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The Top 5 Pitfalls of Investing in Multifamily Real Estate


Every market cycle is a little bit different, and there are pitfalls investors, syndicators and operators need to be aware of whenever they get involved in real estate.


There are five common pitfalls I've been seeing consistently when investing in multifamily real estate today and I wanted to share some of my observations.


I'm not a registered investment advisor, so you should always consult with your attorney or investment advisor before investing. This is just my perspective about the market and the current situation that we're in.


#1: Investing with a sponsor that promises returns.


This might sound a bit obvious, but I really encourage you to never, ever invest with anyone that is promising returns. You cannot promise returns. Things change all the time and there are a lot of things that are unpredictable. If someone is guaranteeing any type of returns, that's a big red flag.


We can only share projections and run numbers based on the data that we have, based on past experience and how we think assets will perform.


We say, in good faith, “this is what we believe that this fund or this deal is going to yield”, but nobody can promise you returns. I would very much caution you against investing in any of those type of investments that seem to be promising, but if someone is promising you any type of returns, I would stay away.


#2: Overestimating Projections


The second pitfall in today's market that I see is around overestimating projections. As someone who’s always running, I'm working with a couple of acquisitions teams and, looking at the numbers, I understand how easy it is to make a deal that is actually a terrible deal look like a great deal.


We’re looking at the exit pricing, looking at the premiums that we can charge tenants (meaning the delta between the current rents and the new rents), if we’re going to renovate the units or just bring the units up to market up to market rents, etc. If you overestimate across those projections it can really yield a high return in the spreadsheet.


I do believe that sponsors should be very careful about that. What we do to mitigate that type of risk is use hard data. We have been using AI backed data from a third party that analyzes the market, the submarket and the property, and it projects what concessions, occupancy and rent increases are going to be. So we let the data help us make decisions when it comes to projections. If we see, let's say 9% rent increases, we might use 5% or 7%, but at least we know that there is some path there.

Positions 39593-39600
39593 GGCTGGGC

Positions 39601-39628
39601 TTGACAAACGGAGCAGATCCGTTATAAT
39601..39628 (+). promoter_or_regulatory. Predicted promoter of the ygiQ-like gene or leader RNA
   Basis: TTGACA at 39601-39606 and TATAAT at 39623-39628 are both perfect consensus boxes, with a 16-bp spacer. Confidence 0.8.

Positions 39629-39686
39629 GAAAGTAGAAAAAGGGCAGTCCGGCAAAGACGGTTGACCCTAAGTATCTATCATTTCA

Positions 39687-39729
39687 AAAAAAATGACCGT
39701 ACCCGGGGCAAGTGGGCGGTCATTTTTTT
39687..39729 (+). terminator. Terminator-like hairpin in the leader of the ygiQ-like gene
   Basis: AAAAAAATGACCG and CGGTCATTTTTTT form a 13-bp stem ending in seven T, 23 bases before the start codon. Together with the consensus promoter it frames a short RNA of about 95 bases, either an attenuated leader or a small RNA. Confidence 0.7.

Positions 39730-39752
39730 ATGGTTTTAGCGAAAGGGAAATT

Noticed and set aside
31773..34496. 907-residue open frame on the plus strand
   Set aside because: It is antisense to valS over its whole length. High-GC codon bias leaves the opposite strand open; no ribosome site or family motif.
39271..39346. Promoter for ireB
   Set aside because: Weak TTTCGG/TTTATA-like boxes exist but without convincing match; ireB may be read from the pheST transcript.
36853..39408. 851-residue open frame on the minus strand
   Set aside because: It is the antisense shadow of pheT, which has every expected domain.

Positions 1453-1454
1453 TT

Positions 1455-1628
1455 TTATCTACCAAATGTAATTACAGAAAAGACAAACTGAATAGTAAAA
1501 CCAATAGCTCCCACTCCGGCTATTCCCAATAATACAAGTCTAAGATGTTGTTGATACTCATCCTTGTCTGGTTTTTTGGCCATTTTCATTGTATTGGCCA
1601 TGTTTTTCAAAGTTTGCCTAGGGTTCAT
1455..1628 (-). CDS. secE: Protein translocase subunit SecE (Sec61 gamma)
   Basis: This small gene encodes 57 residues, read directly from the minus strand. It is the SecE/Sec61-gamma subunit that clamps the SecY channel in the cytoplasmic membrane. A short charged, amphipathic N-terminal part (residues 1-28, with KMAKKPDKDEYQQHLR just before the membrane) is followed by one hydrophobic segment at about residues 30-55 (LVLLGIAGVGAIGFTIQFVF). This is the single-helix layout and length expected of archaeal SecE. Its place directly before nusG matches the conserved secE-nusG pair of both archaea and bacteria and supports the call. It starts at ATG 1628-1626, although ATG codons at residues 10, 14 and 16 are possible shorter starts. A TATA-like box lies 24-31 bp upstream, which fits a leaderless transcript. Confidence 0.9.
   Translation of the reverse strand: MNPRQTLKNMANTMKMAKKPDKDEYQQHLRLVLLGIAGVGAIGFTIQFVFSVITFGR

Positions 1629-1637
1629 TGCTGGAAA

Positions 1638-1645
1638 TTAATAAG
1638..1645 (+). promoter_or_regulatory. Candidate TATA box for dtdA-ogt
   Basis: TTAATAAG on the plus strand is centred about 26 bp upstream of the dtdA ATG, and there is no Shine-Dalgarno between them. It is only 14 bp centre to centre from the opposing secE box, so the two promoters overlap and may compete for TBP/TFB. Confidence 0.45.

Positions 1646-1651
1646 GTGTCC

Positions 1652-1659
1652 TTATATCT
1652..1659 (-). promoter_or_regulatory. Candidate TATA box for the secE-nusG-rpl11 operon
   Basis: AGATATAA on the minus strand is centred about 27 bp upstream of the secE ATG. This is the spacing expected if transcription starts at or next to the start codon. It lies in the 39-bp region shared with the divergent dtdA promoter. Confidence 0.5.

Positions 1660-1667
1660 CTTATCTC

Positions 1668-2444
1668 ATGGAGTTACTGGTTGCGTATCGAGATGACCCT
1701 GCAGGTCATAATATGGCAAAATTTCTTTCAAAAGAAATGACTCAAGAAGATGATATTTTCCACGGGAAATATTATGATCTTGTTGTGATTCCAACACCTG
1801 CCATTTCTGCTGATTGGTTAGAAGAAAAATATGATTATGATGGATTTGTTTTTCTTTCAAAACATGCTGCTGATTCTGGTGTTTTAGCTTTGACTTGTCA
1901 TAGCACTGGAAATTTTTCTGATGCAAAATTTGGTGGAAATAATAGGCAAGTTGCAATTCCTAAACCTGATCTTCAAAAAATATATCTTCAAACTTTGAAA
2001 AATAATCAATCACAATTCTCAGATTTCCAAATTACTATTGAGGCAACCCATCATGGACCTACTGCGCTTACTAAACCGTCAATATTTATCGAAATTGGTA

There's always a combination between hard data and making an informed decisions about those projections. But at least the baseline is very hard data, AI back data, when it comes to underwriting which helps us avoid overestimating our projections, which is especially critical in today’s market.


#3. Buying Deals With Short Term Loans


A third pitfall in today's market is to buy a deal with a short term loan without buying a cap or adjusting for unattractive debt in a few years.


For instance, if there's a certain deal that looks good on paper but the debt expires in two years and the team that is buying the deal is projecting new debt in at the beginning of year three after the current debt is expiring, they can miss projections by estimating that they will be able to place new debt at unrealistic interest rate. They may not be able to do that. And that can really impact the deal, the returns and the exit.


Adjusting for unattractive debt in a few years, that's crucial if the debt is expiring before the end of the business plan. What I've seen around me a lot is sponsors that bought an asset without buying a cap or their cap expired and they don't have enough cash in reserves to buy another cap.


The way that the debt works for the cap is that if there's a floating rate being placed, then there's a cap which is acting like an insurance company.


Let's say you've bought a deal at a for cap. Right now it's floating and you're buying a cap that is going to cap your payments at, let's say 6%. Once the senior debt has hit 6%, even if it goes up you're still going to only that 6%. And then that insurance company, the cap company, is going to pay you or the lender the delta.